Many Americans take excellent care of their teeth and gums. They visit the dentist once or twice a year for exams and cleanings. But often they don’t use a lot of their annual maximum benefit. Wouldn’t it be nice if there were a reward for good oral health?
According to the Employee Benefit Research Institute, more than half of working Americans couples have less than $25,000 in total savings and investments, not including their home or defined benefit retirement plans.
Many Americans put off visiting the dentist until they experience significant oral pain. Dental problems develop when people do not brush and floss their teeth daily or schedule regular appointments for dental checkups and cleanings.
Across the country, people have been anticipating changes that will occur with insurance and health care under the Affordable Care Act (ACA). Many are looking forward to having access to health care insurance, while others are concerned about how the ACA will affect their benefits and budgets.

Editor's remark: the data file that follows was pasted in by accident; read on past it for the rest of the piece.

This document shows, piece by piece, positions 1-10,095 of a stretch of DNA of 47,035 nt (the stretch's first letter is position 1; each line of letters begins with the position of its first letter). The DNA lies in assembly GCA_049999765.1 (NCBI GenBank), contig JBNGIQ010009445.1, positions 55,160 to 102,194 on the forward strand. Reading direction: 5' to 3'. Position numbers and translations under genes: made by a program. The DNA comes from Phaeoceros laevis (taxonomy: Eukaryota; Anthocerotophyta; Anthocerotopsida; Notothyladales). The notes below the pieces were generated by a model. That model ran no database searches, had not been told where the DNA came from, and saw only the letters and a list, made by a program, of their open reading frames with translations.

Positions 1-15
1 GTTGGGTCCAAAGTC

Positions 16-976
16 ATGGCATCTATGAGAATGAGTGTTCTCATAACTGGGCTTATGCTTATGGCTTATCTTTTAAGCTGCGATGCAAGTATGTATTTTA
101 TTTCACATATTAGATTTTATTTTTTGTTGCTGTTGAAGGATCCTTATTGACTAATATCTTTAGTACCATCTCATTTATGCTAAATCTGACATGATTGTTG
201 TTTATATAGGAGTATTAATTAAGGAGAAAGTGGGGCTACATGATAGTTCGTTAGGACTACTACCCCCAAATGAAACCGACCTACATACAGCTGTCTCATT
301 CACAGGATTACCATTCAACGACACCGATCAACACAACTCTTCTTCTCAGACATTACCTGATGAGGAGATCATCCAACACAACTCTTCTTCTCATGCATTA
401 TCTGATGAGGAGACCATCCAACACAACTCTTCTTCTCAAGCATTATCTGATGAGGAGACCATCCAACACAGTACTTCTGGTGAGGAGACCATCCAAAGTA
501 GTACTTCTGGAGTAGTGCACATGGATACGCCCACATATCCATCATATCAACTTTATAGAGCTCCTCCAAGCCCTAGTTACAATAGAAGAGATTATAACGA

In surveys on insurance benefits, employees frequently affirm that they value their dental benefits. But many wonder how the Affordable Care Act (ACA) will impact their dental insurance.
Low performers can impact businesses significantly. These individuals often lead to higher costs for employers, in terms of lost time and productivity.
In 1990, Gallup started tracking the weight of Americans (as self-reported by individuals) and over the past 12 years, the weight of the average adult steadily has inched upwards.
The U.S. Department of Health and Human Services has mandated that as of January 1, 2014, insurance plans must include 10 categories of essential health care or services, and one of the core elements is pediatric oral and vision care for dependents.
Teens whose parents are engaged in their lives are more likely to practice healthy behaviors and be academically successful.
According to an article in the Huffington Post, the larger health insurance companies believe premiums for small employers and individuals could increase anywhere from 25 percent to 116 percent next year.